Hair talks. It has meaning — lots of hair, no hair, straight hair, curly hair, tamed hair, wild hair, black hair, white hair, uncovered hair, covered hair. A person’s hair conveys meanings about social and moral identity, including gender, sexuality, ethnicity, nationality, age, and more.
Like any form of communication, the messages of head hair are culturally defined and, therefore, you have to know the code in order to get the meaning. A shaven head in one cultural context can mean something quite different from another — like a religious ascetic or a cancer survivor who has been through chemotherapy. Long, loose, wild hair can mean divinity, being a menstruating woman, or someone in mourning. You have to know the meanings in that context, for the people then and there.
“Kesavinyas: Hair-styles in Indian Art”, was an important and intriguing photo exhibition mounted by the Archaeological Survey of India at the Red Fort in Delhi. The exhibit offered examples of a rich range of hair styles through Indian history, starting with Harappan culture and extending through the medieval period. Along with photographs of many works of art, it included helpful sketches of selected hair styles.
Social anthropologists note that “hair is good to think”. Thinking about hair refracts light on many other areas of life. For an anthropologist, the limitations on understanding hair meanings in the past are severe: We cannot be there in Mohenjodaro, to observe the context in which the bronze dancing girl lived. We cannot interview her to learn about her hair practices. We cannot talk to the people who watched her dance for them.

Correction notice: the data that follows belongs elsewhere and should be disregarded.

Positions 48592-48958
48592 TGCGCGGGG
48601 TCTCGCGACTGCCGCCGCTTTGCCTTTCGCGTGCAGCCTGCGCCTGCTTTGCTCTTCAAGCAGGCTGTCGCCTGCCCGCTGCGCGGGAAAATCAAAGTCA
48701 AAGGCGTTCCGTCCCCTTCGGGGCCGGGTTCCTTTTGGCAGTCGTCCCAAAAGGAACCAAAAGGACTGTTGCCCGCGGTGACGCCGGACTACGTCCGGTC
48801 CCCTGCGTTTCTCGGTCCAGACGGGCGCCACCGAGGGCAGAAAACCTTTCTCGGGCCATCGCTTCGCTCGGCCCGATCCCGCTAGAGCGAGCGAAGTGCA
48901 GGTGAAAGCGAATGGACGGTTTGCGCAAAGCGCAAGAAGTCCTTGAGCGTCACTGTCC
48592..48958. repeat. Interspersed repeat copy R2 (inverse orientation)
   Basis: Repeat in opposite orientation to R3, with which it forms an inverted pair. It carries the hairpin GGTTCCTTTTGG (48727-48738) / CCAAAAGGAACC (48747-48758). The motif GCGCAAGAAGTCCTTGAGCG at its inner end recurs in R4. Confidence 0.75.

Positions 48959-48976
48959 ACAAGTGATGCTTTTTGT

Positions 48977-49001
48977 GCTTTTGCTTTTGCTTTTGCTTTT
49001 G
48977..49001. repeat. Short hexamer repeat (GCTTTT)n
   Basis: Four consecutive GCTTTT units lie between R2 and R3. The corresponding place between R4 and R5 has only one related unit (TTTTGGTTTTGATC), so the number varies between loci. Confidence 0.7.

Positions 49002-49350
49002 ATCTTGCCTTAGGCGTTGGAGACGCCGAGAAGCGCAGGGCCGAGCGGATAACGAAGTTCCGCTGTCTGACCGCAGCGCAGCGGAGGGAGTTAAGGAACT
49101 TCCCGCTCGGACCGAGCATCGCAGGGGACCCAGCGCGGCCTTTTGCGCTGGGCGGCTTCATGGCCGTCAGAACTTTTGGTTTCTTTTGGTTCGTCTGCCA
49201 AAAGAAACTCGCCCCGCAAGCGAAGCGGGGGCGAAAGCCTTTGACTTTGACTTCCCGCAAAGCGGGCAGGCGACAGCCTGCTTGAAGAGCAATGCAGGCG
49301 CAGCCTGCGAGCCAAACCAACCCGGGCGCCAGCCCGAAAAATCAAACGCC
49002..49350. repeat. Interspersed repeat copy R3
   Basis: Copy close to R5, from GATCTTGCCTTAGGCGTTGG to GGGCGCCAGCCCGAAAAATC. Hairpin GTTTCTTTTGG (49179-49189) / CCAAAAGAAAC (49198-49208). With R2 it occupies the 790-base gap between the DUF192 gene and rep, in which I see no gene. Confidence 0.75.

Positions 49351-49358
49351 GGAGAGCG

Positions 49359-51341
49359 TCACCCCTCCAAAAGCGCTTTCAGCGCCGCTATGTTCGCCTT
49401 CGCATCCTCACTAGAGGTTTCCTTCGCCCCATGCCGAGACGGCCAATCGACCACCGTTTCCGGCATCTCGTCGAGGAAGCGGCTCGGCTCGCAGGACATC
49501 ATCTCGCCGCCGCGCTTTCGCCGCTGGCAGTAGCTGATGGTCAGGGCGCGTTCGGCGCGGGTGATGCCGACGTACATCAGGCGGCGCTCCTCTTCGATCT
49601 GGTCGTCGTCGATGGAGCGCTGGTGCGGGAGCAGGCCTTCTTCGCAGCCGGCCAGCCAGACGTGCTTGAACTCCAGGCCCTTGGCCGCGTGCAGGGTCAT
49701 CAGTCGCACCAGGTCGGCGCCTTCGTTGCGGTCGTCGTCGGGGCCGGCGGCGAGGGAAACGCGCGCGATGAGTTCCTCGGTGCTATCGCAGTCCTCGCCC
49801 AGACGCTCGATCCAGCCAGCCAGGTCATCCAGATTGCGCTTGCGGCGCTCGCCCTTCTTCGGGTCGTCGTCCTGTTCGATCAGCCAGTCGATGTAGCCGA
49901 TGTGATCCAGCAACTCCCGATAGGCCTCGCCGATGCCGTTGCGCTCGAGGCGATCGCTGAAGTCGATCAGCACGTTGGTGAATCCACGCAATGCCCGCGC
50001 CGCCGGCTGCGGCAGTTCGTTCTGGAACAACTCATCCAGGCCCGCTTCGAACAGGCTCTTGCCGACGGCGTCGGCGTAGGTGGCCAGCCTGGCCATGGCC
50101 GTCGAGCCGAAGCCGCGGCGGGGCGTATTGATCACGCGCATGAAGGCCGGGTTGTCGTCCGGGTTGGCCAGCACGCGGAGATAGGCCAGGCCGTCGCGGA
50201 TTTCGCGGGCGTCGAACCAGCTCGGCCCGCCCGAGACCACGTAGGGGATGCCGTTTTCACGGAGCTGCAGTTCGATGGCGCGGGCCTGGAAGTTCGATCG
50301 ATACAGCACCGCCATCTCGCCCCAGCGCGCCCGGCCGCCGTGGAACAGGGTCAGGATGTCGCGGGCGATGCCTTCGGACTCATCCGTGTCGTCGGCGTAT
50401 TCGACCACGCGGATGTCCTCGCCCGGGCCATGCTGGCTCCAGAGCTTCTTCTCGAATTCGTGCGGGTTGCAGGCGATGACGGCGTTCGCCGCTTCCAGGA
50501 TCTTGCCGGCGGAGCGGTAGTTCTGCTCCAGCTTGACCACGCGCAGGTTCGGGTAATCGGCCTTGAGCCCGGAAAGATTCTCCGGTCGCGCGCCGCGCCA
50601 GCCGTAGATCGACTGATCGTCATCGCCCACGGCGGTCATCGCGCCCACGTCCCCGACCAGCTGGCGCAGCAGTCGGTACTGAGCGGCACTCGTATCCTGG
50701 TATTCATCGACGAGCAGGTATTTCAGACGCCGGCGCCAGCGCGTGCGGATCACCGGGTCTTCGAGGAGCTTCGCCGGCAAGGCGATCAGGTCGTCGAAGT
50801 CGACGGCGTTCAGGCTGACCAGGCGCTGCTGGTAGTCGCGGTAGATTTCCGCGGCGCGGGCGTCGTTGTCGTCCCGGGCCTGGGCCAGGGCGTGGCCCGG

While her hair was ornately styled, it is likely that she was not a member of the upper class, not a woman of public power, not a woman with a lot of human rights. She wears nothing but several bracelets and armlets. She is on display for others’ gaze. Her hairstyle conforms to the iconic, Indian style for an adult woman: A centre-part with pulled-back and twisted or coiled long hair. But notably, it is not the equally iconic long single braid that still endures, especially in southern India, for a married woman.
Moving forward from the Harappan times, the knowledge base on hairstyles and practices improves as texts emerge to complement depictions in art. Still, it’s a matter of surmise in terms of the lived meanings and practices of hair. Even today, those meanings for contemporary people are elusive because hair, important as it is, is an understudied topic.
The exhibit catalogue raises the topic of “indigenous” hairstyles in India. Longstanding land routes as well as coastal routes provide ample ways for people and ideas to move both into and out of India.
That style bears no resemblance to what some might argue is a very indigenous female hairstyle, that of Toda women of the remote Nilgiri plateau of Tamil Nadu, whose long hair is twisted, not braided, into several hanging strands. Some elements of what might be considered indigenous for women include a centre-part, long hair and the addition of flowers, especially jasmine in the south, and jewelled elements for special occasions, and a smooth, oiled look.
I must mention the relationship between hairstyle and sexuality. Social anthropologists offer intriguing insights with a prominent line of thinking inspired by Freud. In this view, the treatment of head hair communicates messages about the person’s sexuality. Untamed, messy, long hair on either men or women may mean loose sexual behaviour — or something quite the opposite, the complete abandonment of sexuality, as among some religious celibates. Shaving off head hair, by men and women, generally connotes spirituality and asceticism.
All of these understandings are hampered by gender-binary thinking. India’s contemporary population, like any other, includes substantial proportions of third/ mixed gender and transgender people. Would that have not been true in the past as well? Can the messages in historic depictions of hair shed any light on a more complex gender and sexuality landscape?
Understanding hair messages in India in the present is difficult enough. The past is even more challenging. This exhibit was an exciting invitation to think about the messages in hair.